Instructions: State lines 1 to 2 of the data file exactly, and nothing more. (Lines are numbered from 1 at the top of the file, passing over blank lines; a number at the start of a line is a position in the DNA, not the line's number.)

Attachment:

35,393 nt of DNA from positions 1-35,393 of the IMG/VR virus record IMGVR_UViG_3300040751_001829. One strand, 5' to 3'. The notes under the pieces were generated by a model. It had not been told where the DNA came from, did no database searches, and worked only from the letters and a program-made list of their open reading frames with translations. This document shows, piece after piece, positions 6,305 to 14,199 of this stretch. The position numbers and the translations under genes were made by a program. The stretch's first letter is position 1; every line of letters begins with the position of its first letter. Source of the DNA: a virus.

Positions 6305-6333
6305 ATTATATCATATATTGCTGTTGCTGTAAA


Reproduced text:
35,393 nt of DNA from positions 1-35,393 of the IMG/VR virus record IMGVR_UViG_3300040751_001829. One strand, 5' to 3'. The notes under the pieces were generated by a model. It had not been told where the DNA came from, did no database searches, and worked only from the letters and a program-made list of their open reading frames with translations. This document shows, piece after piece, positions 6,305 to 14,199 of this stretch. The position numbers and the translations under genes were made by a program. The stretch's first letter is position 1; every line of letters begins with the position of its first letter. Source of the DNA: a virus.

Positions 6305-6333